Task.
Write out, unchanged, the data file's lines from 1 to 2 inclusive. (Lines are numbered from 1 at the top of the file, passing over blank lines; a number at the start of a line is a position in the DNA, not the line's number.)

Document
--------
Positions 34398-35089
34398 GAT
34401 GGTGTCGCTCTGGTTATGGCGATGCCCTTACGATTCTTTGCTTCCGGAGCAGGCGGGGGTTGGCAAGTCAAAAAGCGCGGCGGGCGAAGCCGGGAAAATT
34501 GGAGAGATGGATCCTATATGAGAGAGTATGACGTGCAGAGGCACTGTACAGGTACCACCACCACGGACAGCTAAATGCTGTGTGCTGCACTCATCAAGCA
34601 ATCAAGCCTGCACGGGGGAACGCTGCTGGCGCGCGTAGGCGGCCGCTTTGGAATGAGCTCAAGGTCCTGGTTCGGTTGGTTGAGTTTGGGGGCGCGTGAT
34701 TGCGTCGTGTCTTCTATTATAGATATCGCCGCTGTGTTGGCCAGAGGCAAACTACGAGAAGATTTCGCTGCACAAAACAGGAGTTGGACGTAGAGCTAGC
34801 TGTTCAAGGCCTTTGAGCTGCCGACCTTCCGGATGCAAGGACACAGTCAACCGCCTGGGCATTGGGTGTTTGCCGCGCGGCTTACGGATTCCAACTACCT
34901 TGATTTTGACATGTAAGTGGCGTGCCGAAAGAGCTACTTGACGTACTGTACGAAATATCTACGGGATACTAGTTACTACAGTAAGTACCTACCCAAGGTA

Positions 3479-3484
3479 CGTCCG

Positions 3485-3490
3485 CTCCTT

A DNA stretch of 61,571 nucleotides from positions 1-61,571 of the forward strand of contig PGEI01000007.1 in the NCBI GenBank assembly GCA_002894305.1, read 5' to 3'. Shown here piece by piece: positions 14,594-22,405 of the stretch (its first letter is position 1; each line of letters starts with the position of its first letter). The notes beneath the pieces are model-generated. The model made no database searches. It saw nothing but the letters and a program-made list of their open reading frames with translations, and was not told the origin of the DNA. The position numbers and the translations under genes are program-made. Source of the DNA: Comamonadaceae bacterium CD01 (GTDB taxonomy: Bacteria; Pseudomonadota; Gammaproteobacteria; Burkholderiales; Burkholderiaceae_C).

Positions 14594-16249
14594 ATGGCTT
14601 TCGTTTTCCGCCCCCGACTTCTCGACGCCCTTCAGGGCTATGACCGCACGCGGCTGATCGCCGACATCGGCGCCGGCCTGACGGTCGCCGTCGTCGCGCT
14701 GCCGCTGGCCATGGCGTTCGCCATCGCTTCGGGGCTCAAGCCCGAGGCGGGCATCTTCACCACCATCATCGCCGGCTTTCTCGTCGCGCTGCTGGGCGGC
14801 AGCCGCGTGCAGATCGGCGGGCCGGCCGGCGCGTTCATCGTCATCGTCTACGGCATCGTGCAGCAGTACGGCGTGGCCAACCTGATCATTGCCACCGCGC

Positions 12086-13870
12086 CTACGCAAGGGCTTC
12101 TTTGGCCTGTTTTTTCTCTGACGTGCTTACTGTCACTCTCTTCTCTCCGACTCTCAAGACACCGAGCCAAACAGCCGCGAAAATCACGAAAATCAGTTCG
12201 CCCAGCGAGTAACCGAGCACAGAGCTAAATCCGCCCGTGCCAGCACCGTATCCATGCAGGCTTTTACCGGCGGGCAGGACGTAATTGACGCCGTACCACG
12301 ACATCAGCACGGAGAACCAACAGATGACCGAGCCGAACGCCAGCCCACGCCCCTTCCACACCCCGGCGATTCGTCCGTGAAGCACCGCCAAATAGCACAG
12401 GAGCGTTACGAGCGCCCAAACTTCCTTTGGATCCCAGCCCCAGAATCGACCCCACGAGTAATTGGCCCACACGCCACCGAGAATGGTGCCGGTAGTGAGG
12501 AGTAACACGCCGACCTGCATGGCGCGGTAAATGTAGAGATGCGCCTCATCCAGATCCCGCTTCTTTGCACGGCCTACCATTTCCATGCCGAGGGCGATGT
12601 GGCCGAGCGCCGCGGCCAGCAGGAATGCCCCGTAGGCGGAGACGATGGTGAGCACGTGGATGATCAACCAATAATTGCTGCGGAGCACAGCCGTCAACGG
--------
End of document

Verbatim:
Positions 34398-35089
34398 GAT